Zobels are used to ensure accurate behavior of the crossover circuits by flattening the impedance the filter (high or low pass) sees, but willy-nilly adding Zobels to already working crossover circuits is madness.
Not to mention, they always soak up current and therefore watts.
I notice that the KEF Reference 1 Meta actually seems to use these and the result is a hot impedance mess that requires a much bigger amplifier than it would otherwise.
I’m not saying Zobels are bad, far from it, I can’t think of a speaker I’ve made that didn’t use them, but that adding them is no more a panacea than reducing inductor impedance. Speaker crossover changes like this must fully evaluate the electro-acoustic behavior before committing to them and this is where crossover simulators can really help. I wrote an introduction to the circuit here:
Also, one problem hobbyists get themselves into is in placing the speaker the wrong way, pointing the speakers directly at your head instead of flat to the wall, which many are designed to be. Fixing tin-can resonances by using a notch filter (not a Zobel) can really reduce distortion in the audible band, but make sure you are listening the right way first.
Hmm. The one thing I don't see mentioned, especially if you are old enough to have been auditioning equipment in the 1970's: when was the last time you had your hearing professionally checked? Obsessing over treble response in equipment doesn't mean s**t if you don't know what your hearing capability is! You might be surprised.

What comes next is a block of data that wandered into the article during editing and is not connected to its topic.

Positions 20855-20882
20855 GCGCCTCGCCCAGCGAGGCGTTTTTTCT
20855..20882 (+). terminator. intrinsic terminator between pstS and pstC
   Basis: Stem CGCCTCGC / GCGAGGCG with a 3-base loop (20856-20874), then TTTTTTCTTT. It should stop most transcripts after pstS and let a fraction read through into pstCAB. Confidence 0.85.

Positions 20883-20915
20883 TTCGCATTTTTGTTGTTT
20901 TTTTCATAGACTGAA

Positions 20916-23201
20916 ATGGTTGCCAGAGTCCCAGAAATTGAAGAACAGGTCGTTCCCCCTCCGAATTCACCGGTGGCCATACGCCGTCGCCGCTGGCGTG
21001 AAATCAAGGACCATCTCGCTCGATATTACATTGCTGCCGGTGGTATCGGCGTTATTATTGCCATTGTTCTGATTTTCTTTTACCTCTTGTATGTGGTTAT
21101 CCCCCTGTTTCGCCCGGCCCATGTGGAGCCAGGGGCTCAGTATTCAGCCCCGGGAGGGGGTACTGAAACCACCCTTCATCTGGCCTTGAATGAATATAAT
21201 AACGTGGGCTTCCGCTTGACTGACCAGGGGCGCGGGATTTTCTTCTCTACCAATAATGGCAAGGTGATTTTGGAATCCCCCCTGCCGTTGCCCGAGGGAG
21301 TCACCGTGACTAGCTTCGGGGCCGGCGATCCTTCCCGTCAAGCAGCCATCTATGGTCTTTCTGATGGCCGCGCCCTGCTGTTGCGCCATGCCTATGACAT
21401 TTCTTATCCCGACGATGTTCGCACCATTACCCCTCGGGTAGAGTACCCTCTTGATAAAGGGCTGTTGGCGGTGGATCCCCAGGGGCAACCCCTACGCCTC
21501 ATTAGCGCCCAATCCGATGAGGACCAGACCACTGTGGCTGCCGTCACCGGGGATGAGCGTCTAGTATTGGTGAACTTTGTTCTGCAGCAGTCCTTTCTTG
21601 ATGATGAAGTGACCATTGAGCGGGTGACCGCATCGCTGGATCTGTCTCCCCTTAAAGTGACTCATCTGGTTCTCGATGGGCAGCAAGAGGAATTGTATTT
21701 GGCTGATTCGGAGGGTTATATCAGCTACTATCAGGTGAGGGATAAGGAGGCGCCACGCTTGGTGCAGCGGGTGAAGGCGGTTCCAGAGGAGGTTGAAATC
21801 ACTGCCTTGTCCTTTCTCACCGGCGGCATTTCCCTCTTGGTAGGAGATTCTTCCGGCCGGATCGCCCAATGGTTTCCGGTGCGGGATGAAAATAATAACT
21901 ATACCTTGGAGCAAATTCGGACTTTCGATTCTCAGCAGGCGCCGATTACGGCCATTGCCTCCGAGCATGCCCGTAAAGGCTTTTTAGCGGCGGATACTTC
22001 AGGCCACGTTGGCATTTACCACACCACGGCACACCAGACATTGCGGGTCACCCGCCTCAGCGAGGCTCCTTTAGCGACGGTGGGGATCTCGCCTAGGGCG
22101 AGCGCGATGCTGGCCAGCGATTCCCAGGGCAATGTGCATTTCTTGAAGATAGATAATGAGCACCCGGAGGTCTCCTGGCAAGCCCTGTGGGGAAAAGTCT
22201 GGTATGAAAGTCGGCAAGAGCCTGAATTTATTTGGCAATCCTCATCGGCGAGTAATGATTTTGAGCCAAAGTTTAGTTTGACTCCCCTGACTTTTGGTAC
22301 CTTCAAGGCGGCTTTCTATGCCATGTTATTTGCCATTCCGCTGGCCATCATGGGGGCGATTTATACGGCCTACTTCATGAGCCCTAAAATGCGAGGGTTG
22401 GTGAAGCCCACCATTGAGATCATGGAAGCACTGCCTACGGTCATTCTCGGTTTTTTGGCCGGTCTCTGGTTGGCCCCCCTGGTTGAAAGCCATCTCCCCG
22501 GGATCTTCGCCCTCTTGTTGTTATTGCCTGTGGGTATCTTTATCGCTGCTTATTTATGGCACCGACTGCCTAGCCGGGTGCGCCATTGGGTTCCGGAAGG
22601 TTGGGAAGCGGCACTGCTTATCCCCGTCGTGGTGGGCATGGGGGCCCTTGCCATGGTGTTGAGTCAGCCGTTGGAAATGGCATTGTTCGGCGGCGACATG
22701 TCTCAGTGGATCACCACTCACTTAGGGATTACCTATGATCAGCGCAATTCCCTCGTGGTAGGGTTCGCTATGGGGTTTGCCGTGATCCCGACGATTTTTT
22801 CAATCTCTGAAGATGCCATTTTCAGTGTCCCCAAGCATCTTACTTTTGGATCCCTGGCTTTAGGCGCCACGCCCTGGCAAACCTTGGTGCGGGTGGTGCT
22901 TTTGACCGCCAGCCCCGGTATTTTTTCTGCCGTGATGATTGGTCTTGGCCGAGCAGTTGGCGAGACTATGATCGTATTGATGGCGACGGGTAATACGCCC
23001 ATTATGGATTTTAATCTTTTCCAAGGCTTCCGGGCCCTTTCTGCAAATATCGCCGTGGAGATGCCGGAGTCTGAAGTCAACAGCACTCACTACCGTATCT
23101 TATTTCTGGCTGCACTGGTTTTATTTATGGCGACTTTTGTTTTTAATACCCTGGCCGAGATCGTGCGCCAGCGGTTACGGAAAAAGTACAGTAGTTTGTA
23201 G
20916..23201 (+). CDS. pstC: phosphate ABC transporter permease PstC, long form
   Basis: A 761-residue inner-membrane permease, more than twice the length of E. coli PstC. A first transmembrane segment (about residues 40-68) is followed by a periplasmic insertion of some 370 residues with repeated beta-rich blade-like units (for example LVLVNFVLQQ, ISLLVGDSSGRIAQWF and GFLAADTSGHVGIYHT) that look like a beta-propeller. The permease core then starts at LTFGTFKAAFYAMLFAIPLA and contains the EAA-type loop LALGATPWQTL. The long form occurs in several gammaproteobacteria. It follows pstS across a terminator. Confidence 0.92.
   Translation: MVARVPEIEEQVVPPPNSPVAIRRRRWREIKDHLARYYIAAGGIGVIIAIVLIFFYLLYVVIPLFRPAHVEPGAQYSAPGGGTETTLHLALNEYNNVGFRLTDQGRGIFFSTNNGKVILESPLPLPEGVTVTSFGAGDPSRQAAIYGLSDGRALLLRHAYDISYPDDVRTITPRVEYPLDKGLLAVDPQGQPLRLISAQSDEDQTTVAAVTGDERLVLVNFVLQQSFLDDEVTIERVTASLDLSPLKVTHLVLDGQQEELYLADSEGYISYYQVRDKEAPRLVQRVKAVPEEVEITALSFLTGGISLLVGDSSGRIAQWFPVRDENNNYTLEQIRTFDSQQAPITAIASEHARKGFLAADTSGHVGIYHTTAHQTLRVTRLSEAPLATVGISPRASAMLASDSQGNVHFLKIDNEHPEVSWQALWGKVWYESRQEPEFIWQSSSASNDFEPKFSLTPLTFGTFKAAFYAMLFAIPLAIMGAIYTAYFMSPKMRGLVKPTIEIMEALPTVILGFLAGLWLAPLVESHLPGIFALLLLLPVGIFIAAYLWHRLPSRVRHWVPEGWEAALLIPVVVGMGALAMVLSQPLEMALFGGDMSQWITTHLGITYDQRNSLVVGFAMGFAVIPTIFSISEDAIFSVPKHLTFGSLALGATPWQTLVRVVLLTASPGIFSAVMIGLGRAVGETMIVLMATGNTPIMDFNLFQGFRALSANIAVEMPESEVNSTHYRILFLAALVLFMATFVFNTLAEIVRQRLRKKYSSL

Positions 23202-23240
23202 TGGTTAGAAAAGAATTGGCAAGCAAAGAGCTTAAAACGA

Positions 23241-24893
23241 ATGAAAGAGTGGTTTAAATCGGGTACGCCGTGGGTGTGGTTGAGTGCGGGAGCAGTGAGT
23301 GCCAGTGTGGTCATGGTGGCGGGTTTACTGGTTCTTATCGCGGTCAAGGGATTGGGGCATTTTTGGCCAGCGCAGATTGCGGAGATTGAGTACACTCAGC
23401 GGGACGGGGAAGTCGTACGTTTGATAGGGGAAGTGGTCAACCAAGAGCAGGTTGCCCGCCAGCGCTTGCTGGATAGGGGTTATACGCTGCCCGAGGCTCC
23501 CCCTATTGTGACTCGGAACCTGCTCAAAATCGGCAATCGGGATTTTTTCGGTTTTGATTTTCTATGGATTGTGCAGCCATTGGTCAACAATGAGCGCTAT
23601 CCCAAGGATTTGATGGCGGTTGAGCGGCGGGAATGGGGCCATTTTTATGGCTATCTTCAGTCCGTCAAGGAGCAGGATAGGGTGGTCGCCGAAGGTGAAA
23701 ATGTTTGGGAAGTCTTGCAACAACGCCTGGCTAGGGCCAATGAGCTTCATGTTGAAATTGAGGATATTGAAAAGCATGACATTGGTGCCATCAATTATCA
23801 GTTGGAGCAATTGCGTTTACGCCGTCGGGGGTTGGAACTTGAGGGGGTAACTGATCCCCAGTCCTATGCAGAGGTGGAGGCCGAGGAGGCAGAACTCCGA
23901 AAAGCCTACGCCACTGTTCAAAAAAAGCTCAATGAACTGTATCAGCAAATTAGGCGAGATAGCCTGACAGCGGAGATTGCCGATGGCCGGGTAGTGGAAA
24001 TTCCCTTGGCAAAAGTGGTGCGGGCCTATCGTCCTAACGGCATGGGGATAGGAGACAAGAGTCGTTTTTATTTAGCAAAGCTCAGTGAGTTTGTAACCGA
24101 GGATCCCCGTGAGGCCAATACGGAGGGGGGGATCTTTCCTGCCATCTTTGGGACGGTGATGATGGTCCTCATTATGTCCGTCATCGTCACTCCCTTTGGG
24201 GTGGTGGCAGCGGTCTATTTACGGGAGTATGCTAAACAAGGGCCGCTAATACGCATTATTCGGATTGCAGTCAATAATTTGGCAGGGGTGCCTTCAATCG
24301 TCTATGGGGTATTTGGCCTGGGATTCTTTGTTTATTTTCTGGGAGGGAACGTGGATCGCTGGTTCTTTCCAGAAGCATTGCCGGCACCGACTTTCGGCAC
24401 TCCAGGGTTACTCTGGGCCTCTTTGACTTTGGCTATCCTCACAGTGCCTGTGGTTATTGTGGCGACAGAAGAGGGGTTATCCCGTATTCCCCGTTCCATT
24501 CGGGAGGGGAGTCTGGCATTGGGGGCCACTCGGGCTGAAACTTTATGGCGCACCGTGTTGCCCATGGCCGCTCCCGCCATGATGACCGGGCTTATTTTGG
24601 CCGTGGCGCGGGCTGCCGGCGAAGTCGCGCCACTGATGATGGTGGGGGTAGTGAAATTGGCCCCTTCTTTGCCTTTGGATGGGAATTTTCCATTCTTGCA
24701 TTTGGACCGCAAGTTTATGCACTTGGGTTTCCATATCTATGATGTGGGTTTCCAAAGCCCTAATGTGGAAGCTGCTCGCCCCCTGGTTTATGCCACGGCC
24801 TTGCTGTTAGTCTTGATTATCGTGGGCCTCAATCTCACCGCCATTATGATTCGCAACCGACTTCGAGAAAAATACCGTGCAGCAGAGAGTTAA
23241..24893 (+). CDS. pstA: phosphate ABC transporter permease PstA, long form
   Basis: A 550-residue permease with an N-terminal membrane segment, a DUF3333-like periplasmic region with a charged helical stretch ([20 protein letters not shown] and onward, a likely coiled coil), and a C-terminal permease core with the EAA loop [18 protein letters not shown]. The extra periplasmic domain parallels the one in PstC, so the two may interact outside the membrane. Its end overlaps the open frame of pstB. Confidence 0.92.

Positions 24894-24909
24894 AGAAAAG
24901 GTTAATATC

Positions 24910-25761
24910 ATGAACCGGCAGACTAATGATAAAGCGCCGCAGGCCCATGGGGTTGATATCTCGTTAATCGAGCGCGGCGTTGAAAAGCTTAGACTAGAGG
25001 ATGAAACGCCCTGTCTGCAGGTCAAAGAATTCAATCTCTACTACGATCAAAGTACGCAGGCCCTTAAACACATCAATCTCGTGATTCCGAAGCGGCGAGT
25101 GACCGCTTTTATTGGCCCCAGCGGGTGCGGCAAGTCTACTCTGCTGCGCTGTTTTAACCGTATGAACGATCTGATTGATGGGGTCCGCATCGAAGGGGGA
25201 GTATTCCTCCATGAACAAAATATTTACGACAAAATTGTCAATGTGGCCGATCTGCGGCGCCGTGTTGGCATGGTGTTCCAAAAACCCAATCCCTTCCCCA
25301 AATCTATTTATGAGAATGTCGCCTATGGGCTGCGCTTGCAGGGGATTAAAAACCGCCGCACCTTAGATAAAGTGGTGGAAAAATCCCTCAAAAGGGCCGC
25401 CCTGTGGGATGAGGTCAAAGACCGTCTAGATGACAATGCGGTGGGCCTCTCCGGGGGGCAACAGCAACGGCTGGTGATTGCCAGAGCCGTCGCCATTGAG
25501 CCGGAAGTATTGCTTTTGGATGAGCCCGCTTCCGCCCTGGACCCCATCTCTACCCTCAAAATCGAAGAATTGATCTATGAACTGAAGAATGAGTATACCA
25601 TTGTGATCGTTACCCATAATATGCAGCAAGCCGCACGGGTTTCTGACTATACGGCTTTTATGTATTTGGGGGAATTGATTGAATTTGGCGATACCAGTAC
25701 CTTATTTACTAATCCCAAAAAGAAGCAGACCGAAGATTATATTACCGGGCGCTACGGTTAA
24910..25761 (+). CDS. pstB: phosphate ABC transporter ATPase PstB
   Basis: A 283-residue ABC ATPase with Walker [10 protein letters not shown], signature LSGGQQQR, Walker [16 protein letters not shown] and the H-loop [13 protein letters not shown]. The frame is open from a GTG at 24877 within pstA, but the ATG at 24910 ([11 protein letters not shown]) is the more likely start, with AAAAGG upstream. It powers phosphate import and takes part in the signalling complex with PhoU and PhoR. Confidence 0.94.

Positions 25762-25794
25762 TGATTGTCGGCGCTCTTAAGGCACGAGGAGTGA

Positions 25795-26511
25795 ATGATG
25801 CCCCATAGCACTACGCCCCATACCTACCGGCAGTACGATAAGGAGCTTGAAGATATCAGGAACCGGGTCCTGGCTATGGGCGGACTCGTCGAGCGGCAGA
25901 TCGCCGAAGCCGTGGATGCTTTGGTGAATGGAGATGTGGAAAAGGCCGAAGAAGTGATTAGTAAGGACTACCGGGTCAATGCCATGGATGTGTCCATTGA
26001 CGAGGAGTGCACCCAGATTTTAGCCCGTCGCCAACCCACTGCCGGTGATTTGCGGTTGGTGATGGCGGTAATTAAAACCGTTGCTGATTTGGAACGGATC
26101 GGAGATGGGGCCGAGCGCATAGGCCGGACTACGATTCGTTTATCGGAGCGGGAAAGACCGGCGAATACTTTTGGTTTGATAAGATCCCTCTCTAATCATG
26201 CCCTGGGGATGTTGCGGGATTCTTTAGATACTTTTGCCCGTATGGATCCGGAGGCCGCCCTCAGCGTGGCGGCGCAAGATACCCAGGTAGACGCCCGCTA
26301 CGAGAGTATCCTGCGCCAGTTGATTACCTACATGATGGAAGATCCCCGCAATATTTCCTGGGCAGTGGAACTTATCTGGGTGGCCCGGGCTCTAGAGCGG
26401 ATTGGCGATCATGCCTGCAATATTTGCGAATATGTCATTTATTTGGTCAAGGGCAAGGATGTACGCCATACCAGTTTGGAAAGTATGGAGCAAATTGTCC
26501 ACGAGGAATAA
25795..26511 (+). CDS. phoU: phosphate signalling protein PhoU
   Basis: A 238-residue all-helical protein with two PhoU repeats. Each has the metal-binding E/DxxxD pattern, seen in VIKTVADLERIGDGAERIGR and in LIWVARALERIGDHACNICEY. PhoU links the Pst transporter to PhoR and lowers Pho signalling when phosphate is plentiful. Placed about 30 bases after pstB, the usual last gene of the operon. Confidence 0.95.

i guess i have been lucky, even in my youth and in college i was often around naturally produced music -- live singing, piano, guitar (steel and nylon strings), woodwinds, with minimal or no amplification
so i have always heard the obvious forms of distortion that are usually present in many hifi systems, and the ones that do have low levels of it (coming from whatever sources, there are many) have greatly impressed me, and in my own system building over time, i have really strived for that kind of purity of sound
i have found sometimes achieving purity of timbre and tone as a result of keeping distortion at low levels requires some sacrifice of perceived slam and pace... reminds me of my early times with magnepans and quad esl’s -- their presentation was low distortion but they had their limitations in sheer volume and sense of slam with electronic music (bass, drums and the like)
it is also why though i have tried so many times over the years, i simply can’t live long with super high efficiency speakers, horn loaded ones etc etc... they do their own kind of distortion that my listening can’t tolerate
This sounds like a random circuit being thrown in to solve a random non-existent problem.
An absolutely false assumption. Each driver was carefully tested with a Dayton Audio Test System DATS-V3 and the components were determined to match the results.
You are entirely correct that average values would be totally inappropriate and achieve nothing.
I am disappointed you have assumed that I am an average deadhead yobbo, who makes ill-informed guesses.
My results are mighty impressive, but might need a slight fix as the required values of the components are not manufactured. Some in parallel and series can get close, but not close enough to achieve the best result.
Thanks for your comments. I think you were observant as well.
I listened to music, probably a lot more than most. I was a geologist and drove for over 8 hours a day, I had a very high end portable system in my motel room (think bad treble)… I had a high end system at home. But back then solid state just did not get treble right. I did not have musicians around me… so nothing to compare to.
I started the tread thinking, perhaps there are some folks that haven’t really thought about this and also haven’t had anything to compare… and it would be helpful. I find real learning can come in big jumps. This was one of mine.